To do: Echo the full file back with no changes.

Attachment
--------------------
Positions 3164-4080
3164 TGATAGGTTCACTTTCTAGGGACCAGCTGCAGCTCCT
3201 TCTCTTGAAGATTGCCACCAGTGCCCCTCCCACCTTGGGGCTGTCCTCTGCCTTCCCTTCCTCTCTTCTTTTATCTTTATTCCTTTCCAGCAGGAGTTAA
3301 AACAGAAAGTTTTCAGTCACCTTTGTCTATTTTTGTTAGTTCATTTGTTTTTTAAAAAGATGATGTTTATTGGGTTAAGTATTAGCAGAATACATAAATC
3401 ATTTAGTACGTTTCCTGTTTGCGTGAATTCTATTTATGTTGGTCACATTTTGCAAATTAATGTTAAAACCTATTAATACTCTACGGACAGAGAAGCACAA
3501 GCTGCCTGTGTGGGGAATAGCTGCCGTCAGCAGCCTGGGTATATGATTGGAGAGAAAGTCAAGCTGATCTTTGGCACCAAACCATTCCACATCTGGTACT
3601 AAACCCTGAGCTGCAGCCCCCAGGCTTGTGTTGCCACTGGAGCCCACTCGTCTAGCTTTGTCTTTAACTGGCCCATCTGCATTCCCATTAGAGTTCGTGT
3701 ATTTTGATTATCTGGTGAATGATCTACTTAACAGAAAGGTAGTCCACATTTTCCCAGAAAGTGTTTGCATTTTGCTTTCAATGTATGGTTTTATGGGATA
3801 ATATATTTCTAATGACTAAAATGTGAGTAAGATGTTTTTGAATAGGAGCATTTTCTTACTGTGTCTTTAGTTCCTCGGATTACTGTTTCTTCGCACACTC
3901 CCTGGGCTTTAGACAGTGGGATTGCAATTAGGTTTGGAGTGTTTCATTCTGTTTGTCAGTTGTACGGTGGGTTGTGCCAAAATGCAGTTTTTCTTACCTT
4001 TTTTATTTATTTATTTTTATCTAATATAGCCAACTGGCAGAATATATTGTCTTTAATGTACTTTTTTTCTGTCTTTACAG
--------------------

Positions 3164-4080
3164 TGATAGGTTCACTTTCTAGGGACCAGCTGCAGCTCCT
3201 TCTCTTGAAGATTGCCACCAGTGCCCCTCCCACCTTGGGGCTGTCCTCTGCCTTCCCTTCCTCTCTTCTTTTATCTTTATTCCTTTCCAGCAGGAGTTAA
3301 AACAGAAAGTTTTCAGTCACCTTTGTCTATTTTTGTTAGTTCATTTGTTTTTTAAAAAGATGATGTTTATTGGGTTAAGTATTAGCAGAATACATAAATC
3401 ATTTAGTACGTTTCCTGTTTGCGTGAATTCTATTTATGTTGGTCACATTTTGCAAATTAATGTTAAAACCTATTAATACTCTACGGACAGAGAAGCACAA
3501 GCTGCCTGTGTGGGGAATAGCTGCCGTCAGCAGCCTGGGTATATGATTGGAGAGAAAGTCAAGCTGATCTTTGGCACCAAACCATTCCACATCTGGTACT
3601 AAACCCTGAGCTGCAGCCCCCAGGCTTGTGTTGCCACTGGAGCCCACTCGTCTAGCTTTGTCTTTAACTGGCCCATCTGCATTCCCATTAGAGTTCGTGT
3701 ATTTTGATTATCTGGTGAATGATCTACTTAACAGAAAGGTAGTCCACATTTTCCCAGAAAGTGTTTGCATTTTGCTTTCAATGTATGGTTTTATGGGATA
3801 ATATATTTCTAATGACTAAAATGTGAGTAAGATGTTTTTGAATAGGAGCATTTTCTTACTGTGTCTTTAGTTCCTCGGATTACTGTTTCTTCGCACACTC
3901 CCTGGGCTTTAGACAGTGGGATTGCAATTAGGTTTGGAGTGTTTCATTCTGTTTGTCAGTTGTACGGTGGGTTGTGCCAAAATGCAGTTTTTCTTACCTT
4001 TTTTATTTATTTATTTTTATCTAATATAGCCAACTGGCAGAATATATTGTCTTTAATGTACTTTTTTTCTGTCTTTACAG